Monday, February 01, 2010

Neanderthals news - Feb. 1 edition

Some interesting Neanderthal tidbits in the news today:

  • First, there's a report of the first Neanderthal remains to be found in Poland, indeed in all of Eastern Europe north of the Carpathians Mountains. The remains consist of three teeth thought to date to ca. 100-80,000 BP and found associated with abundant faunal and lithic material. I'll be writing about this report in detail very soon.

  • Second, an analysis of the TAS2R38 gene in the El Sidrón 1253 Neanderthal sample, indicates that Neanderthals, like modern H. sapiens, were able to taste the bitter chemical phenylthiocarbamide (PTC) found in certain green vegetables and some poisonous plants. That the gene could be expressed similarly (thought not always, which is very intriguing) in modern humans and Neanderthals "indicates that variation in bitter taste perception predates the divergence of the lineages leading to Neanderthals and modern humans." The actual study (available free, btw) has been out for a while, but had somehow slipped by my attention, hence its inclusion in today's Neanderthals tidbits.

    Andrew Oh-Willeke said...

    "The placement of the teeth along with flint tools has led the team to hypothesize that the site could have been some kind of primitive burial site, which would point to a belief in the afterlife."

    Or, of a really bad toothache and primative tooth pulling dentistry. A good hard kick from any of the megafauna present at the site (perhaps a hunting camp?), or from fellow Neanderthals in a fight, would presumably be enough to prematurely loosen up some teeth.

    Also, why does the presence of three teeth necessarily imply that the owner was dead at the time they were deposited. Who leaves flint inventory that hasn't been turned into finished tools in a grave?

    Julien Riel-Salvatore said...

    Andrew -
    The study itself doesn't really talk about the 'burial' aspect that the press report put a great deal of emphasis on. That said, you're right, loose teeth can accumulate in other manners than solely through the death of their 'owner.' I doubt they could have been dislodged by close encounters with large fauna - to the extent that an animal encounter would result in loose teeth, I doubt humans would have been able to collect them. As for caveman-on-caveman action, there's a little bit of evidence for interpersonal violence in Neanderthals, but nothing associated with tooth loss. Likewise, the Neanderthal diet doesn't seem to have resulted in very many cavities, so I don't know how much tooth pulling or other forms of 'primitive dentistry' would have been going on. In general, teeth recovered in paleoanthropological research are assumed to represent either deceased individuals or immature ones (in the case of deciduous teeth). Some recovered human teeth (though admittedly not Neanderthal ones) show scraping marks that indicate they were forcefully removed from the gums, suggesting postmortem extraction. The authors of the Stajnia study don't desrcibe such marks on the S5000 molar, though.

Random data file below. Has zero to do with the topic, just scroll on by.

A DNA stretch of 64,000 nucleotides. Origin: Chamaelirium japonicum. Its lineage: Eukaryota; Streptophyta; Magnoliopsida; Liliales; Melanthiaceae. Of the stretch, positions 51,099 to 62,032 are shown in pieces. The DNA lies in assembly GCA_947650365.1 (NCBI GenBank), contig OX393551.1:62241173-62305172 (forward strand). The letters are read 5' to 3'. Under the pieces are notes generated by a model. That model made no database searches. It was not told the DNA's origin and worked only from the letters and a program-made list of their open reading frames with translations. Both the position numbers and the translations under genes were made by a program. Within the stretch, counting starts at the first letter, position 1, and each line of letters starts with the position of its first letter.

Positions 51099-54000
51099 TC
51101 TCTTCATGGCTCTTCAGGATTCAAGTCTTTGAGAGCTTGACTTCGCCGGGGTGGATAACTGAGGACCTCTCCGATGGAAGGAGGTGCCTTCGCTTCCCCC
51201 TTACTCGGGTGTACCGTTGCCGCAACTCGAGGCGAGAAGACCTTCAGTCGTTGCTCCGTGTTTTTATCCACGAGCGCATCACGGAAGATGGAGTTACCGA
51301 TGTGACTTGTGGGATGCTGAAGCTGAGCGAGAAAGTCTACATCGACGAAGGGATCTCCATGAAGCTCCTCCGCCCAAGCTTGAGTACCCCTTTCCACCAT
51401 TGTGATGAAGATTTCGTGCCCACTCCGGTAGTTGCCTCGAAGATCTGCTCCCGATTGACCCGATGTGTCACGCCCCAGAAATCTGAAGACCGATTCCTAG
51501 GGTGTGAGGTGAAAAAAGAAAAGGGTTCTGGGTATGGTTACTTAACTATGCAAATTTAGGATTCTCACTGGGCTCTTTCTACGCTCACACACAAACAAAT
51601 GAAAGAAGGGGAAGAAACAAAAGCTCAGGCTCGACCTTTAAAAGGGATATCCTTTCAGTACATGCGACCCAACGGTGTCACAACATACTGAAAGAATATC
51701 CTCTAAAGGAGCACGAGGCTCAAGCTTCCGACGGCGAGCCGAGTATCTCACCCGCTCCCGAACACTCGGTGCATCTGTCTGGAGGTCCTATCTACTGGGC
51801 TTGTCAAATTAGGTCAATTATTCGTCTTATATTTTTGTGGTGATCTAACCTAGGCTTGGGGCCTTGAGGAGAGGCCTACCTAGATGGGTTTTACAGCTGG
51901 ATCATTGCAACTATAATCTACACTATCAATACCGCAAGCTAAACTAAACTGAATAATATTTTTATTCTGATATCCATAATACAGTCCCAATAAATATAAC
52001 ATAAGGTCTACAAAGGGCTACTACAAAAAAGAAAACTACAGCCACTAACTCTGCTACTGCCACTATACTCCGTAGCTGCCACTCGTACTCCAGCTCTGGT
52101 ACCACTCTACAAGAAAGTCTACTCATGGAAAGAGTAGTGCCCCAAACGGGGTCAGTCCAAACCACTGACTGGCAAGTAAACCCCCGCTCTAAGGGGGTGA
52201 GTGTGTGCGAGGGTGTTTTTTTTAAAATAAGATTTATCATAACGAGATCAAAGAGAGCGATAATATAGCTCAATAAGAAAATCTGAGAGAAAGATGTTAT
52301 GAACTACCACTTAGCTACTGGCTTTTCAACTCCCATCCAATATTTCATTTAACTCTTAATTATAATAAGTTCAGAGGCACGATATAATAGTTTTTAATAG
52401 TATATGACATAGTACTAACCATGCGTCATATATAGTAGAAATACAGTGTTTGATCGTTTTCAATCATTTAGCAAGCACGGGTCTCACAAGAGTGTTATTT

Andrew Oh-Willeke said...

    I was thinking of a "man kicked in jaw by mammoth", teeth loosened, loose teeth pulled in cave (perhaps by hand) kind of scenario, rather than a cavity or teeth lost on the spot and recovered kind of scenario. Mammoth hunting has to be at least as brutal as rugby where that kind of thing happens with some regularity.

    Still, you are certainly right that the evidence has value without the burial aspect.

    terryt said...

    "indicates that variation in bitter taste perception predates the divergence of the lineages leading to Neanderthals and modern humans."

    Do they provide a date for its postulated origin, or is it just assumed it is of such a date? Interesting that not all modern humans have it which suggests selection for the gene has not been too strong.